Having taken over a dozen online classes during my AA degree classes, I can say with certainty that Blackboard has effectively adapted to the needs of both teachers and students. That ability to adapt to the rapidly changing environment that is the digital world has allowed Blackboard to continue to improve and develop alongside the emergent online classroom of the future.
Blackboard works in both public and corporate sectors of the LMS market. According to a 2012 report by online software analysts Capterra, Blackboard was the third most popular LMS. The report was published in a novel way to increase accessibility (the hallmark of the internet). Here is the link for more information; http://blog.capterra.com/top-lms-software-solutions-infographic/. As already mentioned, I have used Blackboard previously as a student in my own online educational courses, and would gladly do so again.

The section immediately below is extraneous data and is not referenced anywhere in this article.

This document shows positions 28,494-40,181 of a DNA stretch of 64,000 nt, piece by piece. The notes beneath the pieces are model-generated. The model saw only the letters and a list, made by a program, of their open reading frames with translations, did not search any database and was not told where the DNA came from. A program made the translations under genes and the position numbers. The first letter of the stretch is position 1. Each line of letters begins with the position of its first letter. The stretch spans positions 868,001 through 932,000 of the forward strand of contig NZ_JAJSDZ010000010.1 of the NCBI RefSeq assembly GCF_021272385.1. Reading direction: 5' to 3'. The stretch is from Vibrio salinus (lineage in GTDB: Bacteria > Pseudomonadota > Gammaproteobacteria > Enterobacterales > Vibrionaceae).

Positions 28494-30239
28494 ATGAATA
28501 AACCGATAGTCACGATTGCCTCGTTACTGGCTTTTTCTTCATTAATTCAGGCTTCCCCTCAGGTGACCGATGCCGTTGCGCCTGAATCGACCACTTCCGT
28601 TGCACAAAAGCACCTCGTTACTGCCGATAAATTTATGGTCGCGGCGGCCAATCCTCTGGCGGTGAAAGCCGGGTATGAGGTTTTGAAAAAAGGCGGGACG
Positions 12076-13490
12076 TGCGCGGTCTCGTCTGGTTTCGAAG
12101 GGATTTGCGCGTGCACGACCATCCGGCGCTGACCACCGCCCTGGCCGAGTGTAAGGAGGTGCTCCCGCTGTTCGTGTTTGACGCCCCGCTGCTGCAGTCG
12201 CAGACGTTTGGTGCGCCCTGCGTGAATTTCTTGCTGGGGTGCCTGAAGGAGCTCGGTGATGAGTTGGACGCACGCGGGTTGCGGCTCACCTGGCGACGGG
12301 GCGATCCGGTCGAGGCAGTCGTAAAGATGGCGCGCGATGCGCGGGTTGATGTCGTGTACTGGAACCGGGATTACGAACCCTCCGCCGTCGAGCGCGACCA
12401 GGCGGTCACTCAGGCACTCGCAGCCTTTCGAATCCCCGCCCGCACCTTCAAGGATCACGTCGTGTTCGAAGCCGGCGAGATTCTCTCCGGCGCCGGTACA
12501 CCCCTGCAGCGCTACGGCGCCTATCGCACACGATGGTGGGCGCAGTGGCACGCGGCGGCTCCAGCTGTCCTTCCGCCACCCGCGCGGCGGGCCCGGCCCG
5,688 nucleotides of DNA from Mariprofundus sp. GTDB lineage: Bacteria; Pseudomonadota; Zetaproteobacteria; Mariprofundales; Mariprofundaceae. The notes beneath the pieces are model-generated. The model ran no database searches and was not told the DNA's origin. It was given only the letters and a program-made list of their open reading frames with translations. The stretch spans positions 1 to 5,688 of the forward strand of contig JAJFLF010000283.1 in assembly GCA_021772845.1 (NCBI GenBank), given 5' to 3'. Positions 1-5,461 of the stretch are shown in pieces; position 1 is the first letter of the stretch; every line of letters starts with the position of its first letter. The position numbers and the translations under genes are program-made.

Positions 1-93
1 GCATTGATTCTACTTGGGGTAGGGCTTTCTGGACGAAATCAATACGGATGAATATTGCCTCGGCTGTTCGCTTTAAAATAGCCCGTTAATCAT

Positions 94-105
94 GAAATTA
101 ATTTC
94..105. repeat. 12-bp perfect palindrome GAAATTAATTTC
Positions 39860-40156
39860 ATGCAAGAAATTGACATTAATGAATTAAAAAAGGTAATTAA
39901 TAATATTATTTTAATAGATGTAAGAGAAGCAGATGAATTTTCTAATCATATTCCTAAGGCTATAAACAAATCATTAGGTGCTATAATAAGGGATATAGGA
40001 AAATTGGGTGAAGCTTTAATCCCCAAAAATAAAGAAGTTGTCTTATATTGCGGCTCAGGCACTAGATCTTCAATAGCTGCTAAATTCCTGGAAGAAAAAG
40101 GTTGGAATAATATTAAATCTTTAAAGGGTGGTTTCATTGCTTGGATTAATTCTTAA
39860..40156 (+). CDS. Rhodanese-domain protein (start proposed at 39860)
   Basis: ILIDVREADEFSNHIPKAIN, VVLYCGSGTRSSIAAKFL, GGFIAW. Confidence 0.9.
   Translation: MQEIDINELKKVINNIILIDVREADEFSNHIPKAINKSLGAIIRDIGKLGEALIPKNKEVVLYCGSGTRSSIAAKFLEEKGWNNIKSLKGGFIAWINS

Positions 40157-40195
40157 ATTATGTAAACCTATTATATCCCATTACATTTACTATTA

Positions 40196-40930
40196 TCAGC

One other major change from 2012 was the resignation of CEO Michael Chasen. A reactive blog from the time is cited here; http://www.zdnet.com/blackboard-founder-and-ceo-resigns-what-it-means-for-the-lms-industry-7000005898/. The blog does a good job of asking the right questions at that important time for Blackboard and the larger LMS industry in general. The change at the top came 15 years after the system was founded. Gladly, the useful and still relevant LMS is still helping non-traditional students make their own ways in the world.